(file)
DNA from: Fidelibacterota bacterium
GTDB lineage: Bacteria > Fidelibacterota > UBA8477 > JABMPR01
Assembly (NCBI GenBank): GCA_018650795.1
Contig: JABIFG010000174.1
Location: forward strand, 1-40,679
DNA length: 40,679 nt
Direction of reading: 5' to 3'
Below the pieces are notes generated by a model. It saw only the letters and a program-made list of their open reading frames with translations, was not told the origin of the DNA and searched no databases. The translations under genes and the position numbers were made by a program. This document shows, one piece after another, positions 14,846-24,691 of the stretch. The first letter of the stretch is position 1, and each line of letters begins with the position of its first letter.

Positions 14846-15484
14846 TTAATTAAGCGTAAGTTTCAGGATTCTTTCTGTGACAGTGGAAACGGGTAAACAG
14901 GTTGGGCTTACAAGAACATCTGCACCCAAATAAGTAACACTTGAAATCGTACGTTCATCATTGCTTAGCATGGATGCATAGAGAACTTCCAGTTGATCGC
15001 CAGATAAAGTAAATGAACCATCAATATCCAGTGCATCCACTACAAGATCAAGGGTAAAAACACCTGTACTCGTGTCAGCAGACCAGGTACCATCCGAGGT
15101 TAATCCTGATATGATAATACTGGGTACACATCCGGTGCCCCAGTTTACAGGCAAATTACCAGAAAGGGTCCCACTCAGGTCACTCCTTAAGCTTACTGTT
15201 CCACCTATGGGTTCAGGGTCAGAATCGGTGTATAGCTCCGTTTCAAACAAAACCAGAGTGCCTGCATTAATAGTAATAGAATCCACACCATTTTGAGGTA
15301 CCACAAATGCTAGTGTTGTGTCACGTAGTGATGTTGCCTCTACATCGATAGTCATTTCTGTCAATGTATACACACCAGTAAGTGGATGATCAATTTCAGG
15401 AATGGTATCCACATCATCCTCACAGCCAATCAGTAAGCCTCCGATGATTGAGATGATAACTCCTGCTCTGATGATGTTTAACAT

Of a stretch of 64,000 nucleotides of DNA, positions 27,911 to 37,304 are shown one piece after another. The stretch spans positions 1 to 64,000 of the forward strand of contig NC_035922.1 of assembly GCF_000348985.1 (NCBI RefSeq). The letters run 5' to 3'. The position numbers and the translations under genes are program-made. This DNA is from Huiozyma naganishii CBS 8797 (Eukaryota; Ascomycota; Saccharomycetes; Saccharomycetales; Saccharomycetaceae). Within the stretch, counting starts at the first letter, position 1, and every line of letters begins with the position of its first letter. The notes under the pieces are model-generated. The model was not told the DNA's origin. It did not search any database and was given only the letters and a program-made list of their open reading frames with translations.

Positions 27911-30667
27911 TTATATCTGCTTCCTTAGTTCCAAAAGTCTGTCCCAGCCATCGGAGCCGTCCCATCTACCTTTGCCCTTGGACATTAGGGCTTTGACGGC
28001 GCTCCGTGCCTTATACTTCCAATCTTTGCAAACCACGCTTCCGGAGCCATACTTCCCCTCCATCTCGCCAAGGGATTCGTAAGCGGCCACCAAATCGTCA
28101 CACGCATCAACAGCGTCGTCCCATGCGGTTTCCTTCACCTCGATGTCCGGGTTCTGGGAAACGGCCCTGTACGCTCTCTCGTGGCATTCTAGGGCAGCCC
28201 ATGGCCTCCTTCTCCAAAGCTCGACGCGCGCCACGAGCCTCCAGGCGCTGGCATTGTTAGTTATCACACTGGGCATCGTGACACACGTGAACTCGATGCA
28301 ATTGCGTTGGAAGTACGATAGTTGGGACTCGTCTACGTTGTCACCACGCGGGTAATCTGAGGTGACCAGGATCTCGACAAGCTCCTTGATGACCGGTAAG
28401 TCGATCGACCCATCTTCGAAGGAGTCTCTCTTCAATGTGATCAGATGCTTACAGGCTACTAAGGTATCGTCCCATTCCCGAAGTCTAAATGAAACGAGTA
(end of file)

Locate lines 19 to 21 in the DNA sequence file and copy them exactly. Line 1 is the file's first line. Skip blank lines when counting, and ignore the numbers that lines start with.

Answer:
27911 TTATATCTGCTTCCTTAGTTCCAAAAGTCTGTCCCAGCCATCGGAGCCGTCCCATCTACCTTTGCCCTTGGACATTAGGGCTTTGACGGC
28001 GCTCCGTGCCTTATACTTCCAATCTTTGCAAACCACGCTTCCGGAGCCATACTTCCCCTCCATCTCGCCAAGGGATTCGTAAGCGGCCACCAAATCGTCA
28101 CACGCATCAACAGCGTCGTCCCATGCGGTTTCCTTCACCTCGATGTCCGGGTTCTGGGAAACGGCCCTGTACGCTCTCTCGTGGCATTCTAGGGCAGCCC